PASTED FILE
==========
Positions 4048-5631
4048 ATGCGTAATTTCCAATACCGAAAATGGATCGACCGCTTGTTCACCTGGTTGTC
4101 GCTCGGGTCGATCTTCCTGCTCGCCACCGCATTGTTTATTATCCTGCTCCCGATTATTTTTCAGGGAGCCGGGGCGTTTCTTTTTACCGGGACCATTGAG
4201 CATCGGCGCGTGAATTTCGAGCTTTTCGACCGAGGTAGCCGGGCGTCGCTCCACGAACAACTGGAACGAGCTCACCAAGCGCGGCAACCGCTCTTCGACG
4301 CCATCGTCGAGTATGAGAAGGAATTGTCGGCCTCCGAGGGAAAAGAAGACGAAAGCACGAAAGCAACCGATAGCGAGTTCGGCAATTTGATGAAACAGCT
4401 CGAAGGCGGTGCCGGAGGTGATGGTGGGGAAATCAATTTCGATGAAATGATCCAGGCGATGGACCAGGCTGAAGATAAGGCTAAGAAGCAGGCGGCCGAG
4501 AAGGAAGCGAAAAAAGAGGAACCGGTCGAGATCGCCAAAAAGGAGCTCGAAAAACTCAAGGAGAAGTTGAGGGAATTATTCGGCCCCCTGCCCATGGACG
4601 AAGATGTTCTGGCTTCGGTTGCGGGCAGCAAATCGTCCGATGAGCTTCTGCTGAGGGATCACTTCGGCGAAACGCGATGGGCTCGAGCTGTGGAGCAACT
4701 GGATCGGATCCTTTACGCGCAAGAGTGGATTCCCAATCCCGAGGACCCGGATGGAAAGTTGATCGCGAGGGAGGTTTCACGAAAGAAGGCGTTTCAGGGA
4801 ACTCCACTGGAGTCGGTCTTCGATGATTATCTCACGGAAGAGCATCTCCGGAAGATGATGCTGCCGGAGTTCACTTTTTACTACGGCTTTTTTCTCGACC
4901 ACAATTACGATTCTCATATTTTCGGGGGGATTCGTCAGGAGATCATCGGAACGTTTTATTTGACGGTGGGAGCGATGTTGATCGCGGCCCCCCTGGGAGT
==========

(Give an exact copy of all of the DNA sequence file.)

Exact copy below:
Positions 4048-5631
4048 ATGCGTAATTTCCAATACCGAAAATGGATCGACCGCTTGTTCACCTGGTTGTC
4101 GCTCGGGTCGATCTTCCTGCTCGCCACCGCATTGTTTATTATCCTGCTCCCGATTATTTTTCAGGGAGCCGGGGCGTTTCTTTTTACCGGGACCATTGAG
4201 CATCGGCGCGTGAATTTCGAGCTTTTCGACCGAGGTAGCCGGGCGTCGCTCCACGAACAACTGGAACGAGCTCACCAAGCGCGGCAACCGCTCTTCGACG
4301 CCATCGTCGAGTATGAGAAGGAATTGTCGGCCTCCGAGGGAAAAGAAGACGAAAGCACGAAAGCAACCGATAGCGAGTTCGGCAATTTGATGAAACAGCT
4401 CGAAGGCGGTGCCGGAGGTGATGGTGGGGAAATCAATTTCGATGAAATGATCCAGGCGATGGACCAGGCTGAAGATAAGGCTAAGAAGCAGGCGGCCGAG
4501 AAGGAAGCGAAAAAAGAGGAACCGGTCGAGATCGCCAAAAAGGAGCTCGAAAAACTCAAGGAGAAGTTGAGGGAATTATTCGGCCCCCTGCCCATGGACG
4601 AAGATGTTCTGGCTTCGGTTGCGGGCAGCAAATCGTCCGATGAGCTTCTGCTGAGGGATCACTTCGGCGAAACGCGATGGGCTCGAGCTGTGGAGCAACT
4701 GGATCGGATCCTTTACGCGCAAGAGTGGATTCCCAATCCCGAGGACCCGGATGGAAAGTTGATCGCGAGGGAGGTTTCACGAAAGAAGGCGTTTCAGGGA
4801 ACTCCACTGGAGTCGGTCTTCGATGATTATCTCACGGAAGAGCATCTCCGGAAGATGATGCTGCCGGAGTTCACTTTTTACTACGGCTTTTTTCTCGACC
4901 ACAATTACGATTCTCATATTTTCGGGGGGATTCGTCAGGAGATCATCGGAACGTTTTATTTGACGGTGGGAGCGATGTTGATCGCGGCCCCCCTGGGAGT